Now is the perfect time for us to re-examine our relationships with other groups. I can imagine that they may need our help given the hoopla about immigration status. They will probably start preaching that we all need to stick together, while crossing their fingers behind their backs until they feel secure enough to start outwardly sticking up their noses at us again.

I better not catch any North American Blacks helping with this immigration sh**, because if North American Blacks were the ones who needed saving, no groups would come to our aid. They’d be talking about how we deserve our fate because we’re lazy and didn’t take advantage of opportunities. Who would remind this country about our contributions? North American Blacks are therefore encouraged NOT to support the DREAM or DACA Acts. You wanted to be separate from us, now you’ve got a good chance at being separated from us!

Spent all that time disassociating from so-called “African-Americans,” and thinking that their immigrant status made them more valued, now they see . . . Clayton Bigsby Syndrome    has gotten them nowhere.

This is a great time for North American Blacks to mobilize and preserve our legacy.

The elephants on the field #NFL #Kaepernick #DownOnBendedKnee

Posted October 15, 2017

Last year, when Eric Reid and Colin Kaepernick knelt down during the national anthem, they meant to bring attention to race relations in America, especially police brutality, social injustice, the bail system and the importance of local government elections, specifically with district attorneys, according to an ESPN.com article. Yet, there are two reasons their protest continues to actually not be addressing those issues, and two taboo thoughts people have but are afraid to say:  1) Blacks are not the innocent victims they claim to be; and 2) We now live in a hypersensitive, politically correct, society where it is no longer safe to disagree or discuss uncomfortable topics.
Blacks are not the innocent victims we claim to be. At least one article I read about the Kaepernick situation suggested that Reid and Kaepernick’s original intention was to bring attention to slavery and race relations. Well, let’s talk about that:  We helped with the Enslavement Process. We led European colonists to villages to capture slaves, helped them capture slaves, and led captured Africans to the slave ships that sailed across the Atlantic to the Americas. We had also been enslaving each other for years before the Europeans introduced chattel slavery. And don’t hand me that “Yeah, but our form of slavery was different; It was more humane,” crap. Slavery is slavery. To force one’s lifestyle on others is wrong, even if the intention is to upgrade that person’s standard of living. People should always be free to choose their lifestyle. So: As there is plenty of blame to go around, we would be better off taking responsibility for our respective roles and focusing on rehabilitating our minds. Let’s just focus on unlearning the inferiority complexes we have developed and perpetuated from then until now.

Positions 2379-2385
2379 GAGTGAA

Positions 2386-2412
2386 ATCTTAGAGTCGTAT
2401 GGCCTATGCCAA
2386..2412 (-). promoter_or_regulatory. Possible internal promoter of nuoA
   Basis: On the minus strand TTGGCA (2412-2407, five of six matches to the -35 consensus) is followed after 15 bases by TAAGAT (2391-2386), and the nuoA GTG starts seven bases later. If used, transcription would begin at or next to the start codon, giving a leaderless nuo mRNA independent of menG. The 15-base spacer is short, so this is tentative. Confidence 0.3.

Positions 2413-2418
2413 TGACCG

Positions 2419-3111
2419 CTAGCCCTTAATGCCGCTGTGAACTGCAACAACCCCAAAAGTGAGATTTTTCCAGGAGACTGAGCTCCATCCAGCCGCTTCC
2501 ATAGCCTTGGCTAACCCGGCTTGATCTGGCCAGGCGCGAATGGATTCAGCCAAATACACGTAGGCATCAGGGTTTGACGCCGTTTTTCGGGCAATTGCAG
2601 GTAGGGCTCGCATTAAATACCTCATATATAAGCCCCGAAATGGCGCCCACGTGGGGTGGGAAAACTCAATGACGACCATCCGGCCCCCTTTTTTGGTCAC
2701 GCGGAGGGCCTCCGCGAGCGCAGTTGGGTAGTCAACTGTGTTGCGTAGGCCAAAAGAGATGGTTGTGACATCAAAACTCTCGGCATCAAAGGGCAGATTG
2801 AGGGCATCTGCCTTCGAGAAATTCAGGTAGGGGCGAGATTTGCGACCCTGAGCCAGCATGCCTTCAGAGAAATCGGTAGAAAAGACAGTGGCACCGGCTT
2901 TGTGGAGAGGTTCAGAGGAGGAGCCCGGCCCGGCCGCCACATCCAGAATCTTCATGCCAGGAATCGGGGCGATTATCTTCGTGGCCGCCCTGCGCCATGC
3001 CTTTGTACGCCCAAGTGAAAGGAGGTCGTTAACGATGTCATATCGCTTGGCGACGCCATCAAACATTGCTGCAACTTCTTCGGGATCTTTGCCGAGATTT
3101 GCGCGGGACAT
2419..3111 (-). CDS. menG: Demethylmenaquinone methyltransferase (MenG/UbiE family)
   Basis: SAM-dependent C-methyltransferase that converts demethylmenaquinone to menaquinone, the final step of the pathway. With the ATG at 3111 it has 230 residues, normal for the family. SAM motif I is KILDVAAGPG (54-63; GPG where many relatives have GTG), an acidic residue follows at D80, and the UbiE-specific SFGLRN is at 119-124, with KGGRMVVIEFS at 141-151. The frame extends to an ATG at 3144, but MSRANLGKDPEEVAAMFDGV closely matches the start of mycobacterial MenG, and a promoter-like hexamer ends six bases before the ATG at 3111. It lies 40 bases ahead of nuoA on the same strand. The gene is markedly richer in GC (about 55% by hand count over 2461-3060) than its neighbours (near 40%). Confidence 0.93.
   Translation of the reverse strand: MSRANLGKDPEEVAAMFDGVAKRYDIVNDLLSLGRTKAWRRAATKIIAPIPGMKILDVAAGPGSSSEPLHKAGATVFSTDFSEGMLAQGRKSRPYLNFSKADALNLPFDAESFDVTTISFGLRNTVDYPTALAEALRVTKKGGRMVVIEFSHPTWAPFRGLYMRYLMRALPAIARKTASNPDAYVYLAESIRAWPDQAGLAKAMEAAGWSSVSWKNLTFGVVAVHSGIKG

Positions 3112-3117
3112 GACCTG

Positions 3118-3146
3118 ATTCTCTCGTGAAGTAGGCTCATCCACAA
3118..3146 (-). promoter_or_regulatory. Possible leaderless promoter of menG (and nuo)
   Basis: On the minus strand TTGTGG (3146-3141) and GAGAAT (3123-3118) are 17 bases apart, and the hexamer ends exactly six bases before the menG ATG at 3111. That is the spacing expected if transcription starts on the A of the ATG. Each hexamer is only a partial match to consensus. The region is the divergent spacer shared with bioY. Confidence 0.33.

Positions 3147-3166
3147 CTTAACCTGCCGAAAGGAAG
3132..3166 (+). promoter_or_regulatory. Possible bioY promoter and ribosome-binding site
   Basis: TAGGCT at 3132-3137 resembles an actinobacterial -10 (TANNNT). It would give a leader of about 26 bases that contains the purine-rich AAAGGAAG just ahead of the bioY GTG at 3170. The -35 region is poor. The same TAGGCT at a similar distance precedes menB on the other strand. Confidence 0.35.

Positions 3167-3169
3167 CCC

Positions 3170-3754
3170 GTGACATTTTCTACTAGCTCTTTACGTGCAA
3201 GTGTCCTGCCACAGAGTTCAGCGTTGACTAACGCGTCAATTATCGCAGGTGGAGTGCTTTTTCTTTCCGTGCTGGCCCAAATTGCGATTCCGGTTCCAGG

While most of the problems Blacks face in this country are directly related to our not having recovered from the Enslavement Process, it is way past the time for us to have at least started rehabilitating. Our progress has been stagnated by useless church sermons and a lack of family planning–habits we learned from the Enslavement Process that we have yet to kick. A lot of our problems stem from the poverty that Slavery created. Poverty breeds contempt: Many of the crimes that cause urban Blacks to interact with police today are a direct result of the poverty that slavery created.
Further, police like many others in society are reacting to the image we perpetuate in our own communities. Think: Movies like “Ride Along,” where a Black man may be deemed to not be “tough enough” and has to prove his virility. Blacks are quick to label each other as “soft,” or “not Black,” or “not Black enough.” Then, when people treat us like we’re “bad,” or expect the worse from us, we complain that we’re being targeted. Blacks are the least diverse group of people in America, with all of our intracultural judgments about what people are supposed to do and when they’re supposed to do it. So we look kind of stupid bringing attention to a thought process and subsequent behavior pattern that we perpetuate in our own communities.
The current protest is not fair to those who gave their lives fighting in the original Civil Rights Movement. The issues we face now are not to be compared to our experiences in the 60’s and prior. True:  Some racists have always remained, and Trump’s presidency has put some Whites under the belief that it’s okay to be openly racist, or to express the ideas that had to be suppressed while liberal Democrats seem to rule the day. But we are not being fair, or honest, if we act like things haven’t changed at all, especially given our tendency to accuse Blacks who try to do anything worthwhile as “not being Black.” Often, when a Black person tries to achieve and overturn a stereotype, that person is accused of “acting White,” or “trying to be better,” or my favorite–“bourgeoisie” Go figure:  Isn’t that what we’re supposed to do–try to be better? We have to make up our minds–in our own communities–and treat each other fairly before we require fairness from others.